From MONEY Senior Editor Walter Updegrave:
The late Paul Samuelson, America’s first Nobel Laureate in economics, will rightly be remembered for the mathematical rigor he brought to his field and for helping turn the dismal science into one that — occasionally at least — can brighten people’s lives by helping shape public policy.
But I can tell you from first-hand experience that Samuelson, who died this Sunday at the age of 94, also had some interesting insights into investing and the stock market.
I interviewed Samuelson in 1999 for a MONEY article I was writing that questioned a number of investing “truths,” including the then unchallengeable notion that stocks are guaranteed to outperform bonds over the long term. Doing such a story was no easy feat in the late ’90s. This was a time when irrationally exuberant investors clutched copies of Jeremy Siegel’s Stocks For the Long Run and James Glassman’s Dow 36,000 with the same fervor that throngs of Chinese had once waved copies of Mao’s Little Red Book over their heads at party rallies.
I approached him with some trepidation. After all, this was the guy who wrote the book on economics, literally. Samuelson’s Economics has been used by generations of students, including moi, when I took Econ 101 back at the Wharton School in the early 1970s. Samuelson and Milton Friedman were rock stars to economics majors at the University of Pennsylvania. I thought that perhaps he would give me a few brusque comments and maybe repeat his famous quote about the unreliability of the stock market as a predictive tool (“The stock market has forecast nine of the last five recessions”). If I were lucky, perhaps I’d come away with a usable quote for my story.
In fact, he spent a good 40 minutes on the phone with me, dazzling me with both his intellect and his charm.
We got off to a rocky start, though, or at least I did. The professor began his tour of the investing landscape with technical references to Bernoulli utility functions, stationary probabilistic processes, Tobin’s Q and the logarithmic utility of wealth. My head was spinning, much like during my undergraduate days at Dietrich Hall.
But just when I began to worry that this conversation would do nothing except show me I desperately needed a refresher course in economics, Samuelson outlined the flaws in the “stocks will always overcome” ideology that was prevalent through the go-go 1990s.
He began by explaining that one measure of stocks’ invincibility — the oft-repeated claim in the late ’90s that stocks had outperformed bonds in all 168 30-year holding periods over the 180 or so years from the early 19th through the late 20th century — wasn’t as ironclad as it seemed. For one thing, since those 30-year periods overlap, they aren’t 168 separate cases of stocks beating bonds over 30-year spans. They really represent just six discrete instances — hardly enough data on which to base definitive conclusions.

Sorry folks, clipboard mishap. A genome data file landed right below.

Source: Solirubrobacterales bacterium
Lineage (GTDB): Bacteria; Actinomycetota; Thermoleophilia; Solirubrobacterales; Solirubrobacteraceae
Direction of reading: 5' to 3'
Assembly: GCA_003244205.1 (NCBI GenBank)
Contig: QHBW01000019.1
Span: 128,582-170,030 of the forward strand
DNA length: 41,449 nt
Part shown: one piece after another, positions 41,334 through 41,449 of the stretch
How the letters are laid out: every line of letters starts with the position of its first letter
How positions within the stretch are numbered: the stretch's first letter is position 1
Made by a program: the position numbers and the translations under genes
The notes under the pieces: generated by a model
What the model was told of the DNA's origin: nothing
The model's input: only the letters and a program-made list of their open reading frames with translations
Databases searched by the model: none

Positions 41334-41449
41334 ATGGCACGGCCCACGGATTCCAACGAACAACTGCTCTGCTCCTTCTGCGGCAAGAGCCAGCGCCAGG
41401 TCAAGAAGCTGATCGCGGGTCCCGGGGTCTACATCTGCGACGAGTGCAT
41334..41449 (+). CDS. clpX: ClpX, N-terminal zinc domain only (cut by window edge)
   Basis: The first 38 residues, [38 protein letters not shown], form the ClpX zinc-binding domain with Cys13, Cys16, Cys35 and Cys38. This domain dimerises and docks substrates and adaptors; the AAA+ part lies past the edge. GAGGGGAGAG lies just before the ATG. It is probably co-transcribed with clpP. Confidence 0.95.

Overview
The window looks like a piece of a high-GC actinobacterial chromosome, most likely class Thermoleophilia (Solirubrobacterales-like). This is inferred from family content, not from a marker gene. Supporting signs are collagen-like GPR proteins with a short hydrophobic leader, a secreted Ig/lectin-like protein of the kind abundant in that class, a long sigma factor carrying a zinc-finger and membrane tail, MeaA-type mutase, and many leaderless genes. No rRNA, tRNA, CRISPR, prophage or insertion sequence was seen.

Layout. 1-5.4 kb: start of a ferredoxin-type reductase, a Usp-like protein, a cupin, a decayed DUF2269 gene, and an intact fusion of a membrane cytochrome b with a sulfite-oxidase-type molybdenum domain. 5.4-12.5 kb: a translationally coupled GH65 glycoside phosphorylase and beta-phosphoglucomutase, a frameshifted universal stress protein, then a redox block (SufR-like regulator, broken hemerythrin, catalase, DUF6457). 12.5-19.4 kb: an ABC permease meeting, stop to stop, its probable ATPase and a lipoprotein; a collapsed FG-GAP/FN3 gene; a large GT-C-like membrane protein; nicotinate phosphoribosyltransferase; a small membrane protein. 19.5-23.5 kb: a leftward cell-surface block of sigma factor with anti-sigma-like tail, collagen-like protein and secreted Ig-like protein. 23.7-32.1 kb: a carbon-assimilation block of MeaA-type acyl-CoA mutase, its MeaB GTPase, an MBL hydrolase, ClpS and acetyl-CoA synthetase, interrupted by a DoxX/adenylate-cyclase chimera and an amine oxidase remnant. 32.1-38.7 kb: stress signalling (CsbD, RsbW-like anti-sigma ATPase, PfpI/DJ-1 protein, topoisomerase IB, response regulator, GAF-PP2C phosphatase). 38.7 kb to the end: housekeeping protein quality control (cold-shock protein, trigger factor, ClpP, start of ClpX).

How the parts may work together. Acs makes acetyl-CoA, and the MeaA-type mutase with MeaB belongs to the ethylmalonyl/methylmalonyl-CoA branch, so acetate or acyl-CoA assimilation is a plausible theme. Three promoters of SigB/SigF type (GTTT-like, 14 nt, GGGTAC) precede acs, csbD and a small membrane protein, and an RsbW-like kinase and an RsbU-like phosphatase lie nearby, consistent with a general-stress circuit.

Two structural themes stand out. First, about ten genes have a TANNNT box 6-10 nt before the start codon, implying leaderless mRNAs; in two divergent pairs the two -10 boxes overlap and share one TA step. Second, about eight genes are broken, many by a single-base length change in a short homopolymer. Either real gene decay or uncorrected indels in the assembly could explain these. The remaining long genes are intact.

But he made another even more telling point — namely, that the 180 years’ worth of returns that stock zealots in the last ’90s brandished as undisputable proof of superiority are all part of one experience, the history of the U.S. markets since 1800 or so. But there’s nothing to say that events couldn’t have unfolded differently, or that that they have to play out the same way with every run of 180 years.
Samuelson then suggested a little thought experiment: Write down stock returns for every minute or every hour or every day for the past 200 years on pieces of paper, put them into a big bowl or hat and mix thoroughly. “Now let’s draw out a new history of 200 years,” he continued. “And let’s do that so we have 20,000 different histories.” He noted that in most of these alternate histories, the probability increases that you’ll be ahead the longer you invest. “But with the same remorseless certainty,” he explained, “there will be some long periods when you will lose, and the longer the horizon the greater the amount of loss. But of course you don’t see these alternative runs of history.”
In short, he was cautioning against taking one experience, the one we know, and assuming that there’s a guarantee things must unfold the same way in the future.
As our conversation wound down, he mused about investment bubbles, noting that they can continue to inflate for a long time, but ultimately they’re unsustainable. The only question is how they’ll end.
That said, he also made it clear he wasn’t suggesting that people should just sell out of the stock market. “But you shouldn’t be in it for the wrong reason,” he told me, one big wrong reason being the belief that, no matter their selling price, stocks are somehow foreordained to outperform.
I’ve thought about that interview a number of times as the stock market has performed its gyrations over the past 10 years. And one observation in particular that Samuelson made to me then always seems to come back to mind. He said that he felt that much of what people spouted as investing truth during the ’90s boom was actually dogma. “You know what dogma is, don’t you?” he asked. “It’s a truth that’s so truthful it must not be questioned.”
Even at an advanced age Paul Samuelson didn’t hesitate to challenge reigning orthodoxies. Economists and investors alike would do well to follow his example.
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